It’s true that when you start a new job, you often sign a lot of papers that talk about waivers and rights. Maybe you don’t understand all of them. Maybe you believe signing them is just part of getting and keeping a job.

For the most part, you’re not wrong. Many new employees sign at-will employment contracts that contain confidentiality agreements, non-compete agreements, exclusive employment agreement, and so on.

But the New York Supreme Court recently ruled on a case that discussed limits on a portion of such agreements. In Richardson v. Island Harvest, the court ruled that a signed “volunteer agreement” that limits the liability of a nonprofit for damages from personal injury is without merit.

The details of the case

In January 2012, Sean Richardson began working as a volunteer for Island Harvest, a local hunger relief nonprofit on Long Island, New York. In July 2012, Richardson signed an agreement in which he agreed to hold the nonprofit harmless if he were injured while acting as a volunteer.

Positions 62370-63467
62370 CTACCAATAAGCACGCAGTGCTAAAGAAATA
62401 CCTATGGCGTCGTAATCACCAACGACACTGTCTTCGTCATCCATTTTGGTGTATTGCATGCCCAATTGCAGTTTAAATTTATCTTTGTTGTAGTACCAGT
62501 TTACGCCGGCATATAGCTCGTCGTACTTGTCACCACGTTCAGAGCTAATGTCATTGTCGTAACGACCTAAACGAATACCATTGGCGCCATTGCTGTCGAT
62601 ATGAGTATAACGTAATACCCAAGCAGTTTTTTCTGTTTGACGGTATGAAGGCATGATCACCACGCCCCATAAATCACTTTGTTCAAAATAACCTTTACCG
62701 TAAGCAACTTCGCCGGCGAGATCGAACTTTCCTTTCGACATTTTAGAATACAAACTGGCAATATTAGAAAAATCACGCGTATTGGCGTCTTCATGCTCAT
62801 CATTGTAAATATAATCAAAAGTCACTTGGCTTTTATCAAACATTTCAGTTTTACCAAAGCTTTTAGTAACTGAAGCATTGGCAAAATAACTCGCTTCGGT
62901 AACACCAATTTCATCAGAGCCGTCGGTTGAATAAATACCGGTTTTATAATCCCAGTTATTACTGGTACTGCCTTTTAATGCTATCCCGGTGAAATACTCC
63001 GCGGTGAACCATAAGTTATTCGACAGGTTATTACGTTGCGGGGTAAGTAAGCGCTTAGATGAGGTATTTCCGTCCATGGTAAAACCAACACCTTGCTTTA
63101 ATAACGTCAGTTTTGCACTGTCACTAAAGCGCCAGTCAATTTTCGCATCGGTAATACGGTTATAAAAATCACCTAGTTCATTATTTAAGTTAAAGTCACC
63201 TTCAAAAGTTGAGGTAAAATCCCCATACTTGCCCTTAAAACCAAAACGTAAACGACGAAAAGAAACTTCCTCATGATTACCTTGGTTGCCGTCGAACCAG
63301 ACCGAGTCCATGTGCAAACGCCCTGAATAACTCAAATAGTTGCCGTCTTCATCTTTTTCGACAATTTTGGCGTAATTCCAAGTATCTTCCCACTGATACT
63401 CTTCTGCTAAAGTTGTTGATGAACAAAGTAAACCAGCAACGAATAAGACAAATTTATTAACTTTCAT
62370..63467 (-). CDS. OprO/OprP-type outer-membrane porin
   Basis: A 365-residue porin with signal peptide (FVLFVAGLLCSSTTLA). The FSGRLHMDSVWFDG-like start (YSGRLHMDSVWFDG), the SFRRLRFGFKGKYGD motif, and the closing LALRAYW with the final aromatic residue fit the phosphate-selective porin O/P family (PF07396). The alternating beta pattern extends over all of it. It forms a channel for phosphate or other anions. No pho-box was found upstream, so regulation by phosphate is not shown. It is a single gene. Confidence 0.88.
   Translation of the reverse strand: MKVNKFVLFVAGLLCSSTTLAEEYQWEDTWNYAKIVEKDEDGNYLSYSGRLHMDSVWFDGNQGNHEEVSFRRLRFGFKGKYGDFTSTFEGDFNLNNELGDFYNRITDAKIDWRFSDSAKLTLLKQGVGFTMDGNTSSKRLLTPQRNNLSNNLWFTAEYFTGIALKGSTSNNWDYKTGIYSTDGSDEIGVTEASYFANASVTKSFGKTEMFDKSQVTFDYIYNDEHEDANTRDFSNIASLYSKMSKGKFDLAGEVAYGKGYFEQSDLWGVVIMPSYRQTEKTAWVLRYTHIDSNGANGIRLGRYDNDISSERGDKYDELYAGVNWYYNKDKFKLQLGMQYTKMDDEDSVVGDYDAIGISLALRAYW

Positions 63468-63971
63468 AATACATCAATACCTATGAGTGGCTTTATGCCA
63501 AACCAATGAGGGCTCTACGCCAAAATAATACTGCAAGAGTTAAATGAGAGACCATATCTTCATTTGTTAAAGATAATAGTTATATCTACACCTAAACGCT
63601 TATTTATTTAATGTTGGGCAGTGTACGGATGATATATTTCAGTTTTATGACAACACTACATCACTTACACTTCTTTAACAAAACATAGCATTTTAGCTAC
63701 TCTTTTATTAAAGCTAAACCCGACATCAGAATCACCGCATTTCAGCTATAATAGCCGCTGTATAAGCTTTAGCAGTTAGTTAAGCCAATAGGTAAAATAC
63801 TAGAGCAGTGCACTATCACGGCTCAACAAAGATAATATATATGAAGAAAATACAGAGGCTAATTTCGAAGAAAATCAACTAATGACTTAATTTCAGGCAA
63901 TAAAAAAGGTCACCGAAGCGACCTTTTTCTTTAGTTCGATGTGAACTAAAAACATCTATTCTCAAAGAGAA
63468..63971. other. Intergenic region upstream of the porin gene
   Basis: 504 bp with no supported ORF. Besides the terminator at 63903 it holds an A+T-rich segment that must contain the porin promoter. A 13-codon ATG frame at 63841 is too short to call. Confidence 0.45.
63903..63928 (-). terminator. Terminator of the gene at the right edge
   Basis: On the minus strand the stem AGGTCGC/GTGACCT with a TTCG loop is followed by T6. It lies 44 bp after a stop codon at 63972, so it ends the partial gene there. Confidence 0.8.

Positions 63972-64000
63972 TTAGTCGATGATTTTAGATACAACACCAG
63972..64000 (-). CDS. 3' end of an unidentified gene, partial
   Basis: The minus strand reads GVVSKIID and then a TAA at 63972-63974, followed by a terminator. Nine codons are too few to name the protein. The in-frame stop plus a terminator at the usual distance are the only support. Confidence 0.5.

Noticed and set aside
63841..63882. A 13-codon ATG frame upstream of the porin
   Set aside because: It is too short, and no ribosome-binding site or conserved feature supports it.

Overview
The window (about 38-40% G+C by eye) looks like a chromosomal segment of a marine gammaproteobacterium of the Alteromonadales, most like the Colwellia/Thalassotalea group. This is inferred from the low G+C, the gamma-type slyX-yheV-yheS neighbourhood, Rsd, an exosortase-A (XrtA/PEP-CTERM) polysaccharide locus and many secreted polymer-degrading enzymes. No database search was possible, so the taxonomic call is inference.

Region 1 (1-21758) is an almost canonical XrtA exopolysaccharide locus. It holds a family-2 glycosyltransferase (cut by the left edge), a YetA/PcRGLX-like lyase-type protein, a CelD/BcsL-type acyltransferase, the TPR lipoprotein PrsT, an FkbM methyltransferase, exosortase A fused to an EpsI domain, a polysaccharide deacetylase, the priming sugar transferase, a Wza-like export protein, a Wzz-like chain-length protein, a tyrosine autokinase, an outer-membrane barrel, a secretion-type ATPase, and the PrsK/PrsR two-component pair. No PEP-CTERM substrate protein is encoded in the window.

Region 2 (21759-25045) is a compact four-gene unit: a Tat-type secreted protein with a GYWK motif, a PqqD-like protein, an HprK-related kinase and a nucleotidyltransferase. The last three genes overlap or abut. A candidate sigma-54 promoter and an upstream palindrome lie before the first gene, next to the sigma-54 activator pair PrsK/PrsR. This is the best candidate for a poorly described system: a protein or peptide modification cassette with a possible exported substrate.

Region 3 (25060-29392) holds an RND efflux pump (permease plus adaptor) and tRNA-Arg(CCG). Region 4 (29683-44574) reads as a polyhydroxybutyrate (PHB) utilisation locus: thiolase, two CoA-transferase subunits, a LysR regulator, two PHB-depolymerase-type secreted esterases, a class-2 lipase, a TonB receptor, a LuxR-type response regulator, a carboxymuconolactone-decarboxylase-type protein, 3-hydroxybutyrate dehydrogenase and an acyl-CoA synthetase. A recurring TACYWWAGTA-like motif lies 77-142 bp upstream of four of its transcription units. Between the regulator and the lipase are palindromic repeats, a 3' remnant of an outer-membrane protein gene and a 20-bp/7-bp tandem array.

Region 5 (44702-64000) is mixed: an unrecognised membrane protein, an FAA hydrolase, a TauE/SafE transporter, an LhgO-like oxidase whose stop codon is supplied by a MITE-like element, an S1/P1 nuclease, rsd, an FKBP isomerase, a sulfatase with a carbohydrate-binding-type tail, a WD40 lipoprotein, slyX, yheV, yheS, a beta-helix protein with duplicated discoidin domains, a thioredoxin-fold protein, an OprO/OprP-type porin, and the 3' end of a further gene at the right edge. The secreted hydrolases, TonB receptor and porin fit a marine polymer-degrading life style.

Richardson was allegedly injured by a forklift driven by an employee of the nonprofit in October 2013. In September 2014, Richardson sued to recover personal injury damages. The first filing by Island Harvest failed to mention the volunteer agreement, so their lawyers asked to amend their answer to Richardson’s charges so they could add the agreement.

Justices agreed that while Island Harvest should be able to amend its answer to the charges, in this case it doesn’t matter because the amendment is devoid of merit.

Exonerating the employer from future liability

The court ruled that it has long found that public policy is not served if employers seek to exonerate or limit themselves from liability for future negligence by the organization or its employees.

The court cited a decision that is more than a century old when it said that if employers could contract away their responsibilities, it would encourage laxity or indifference on their part to safeguard against the loss of life and limb.

In this specific case, the court ruled that these public policy considerations apply to volunteer employees as well as paid employees.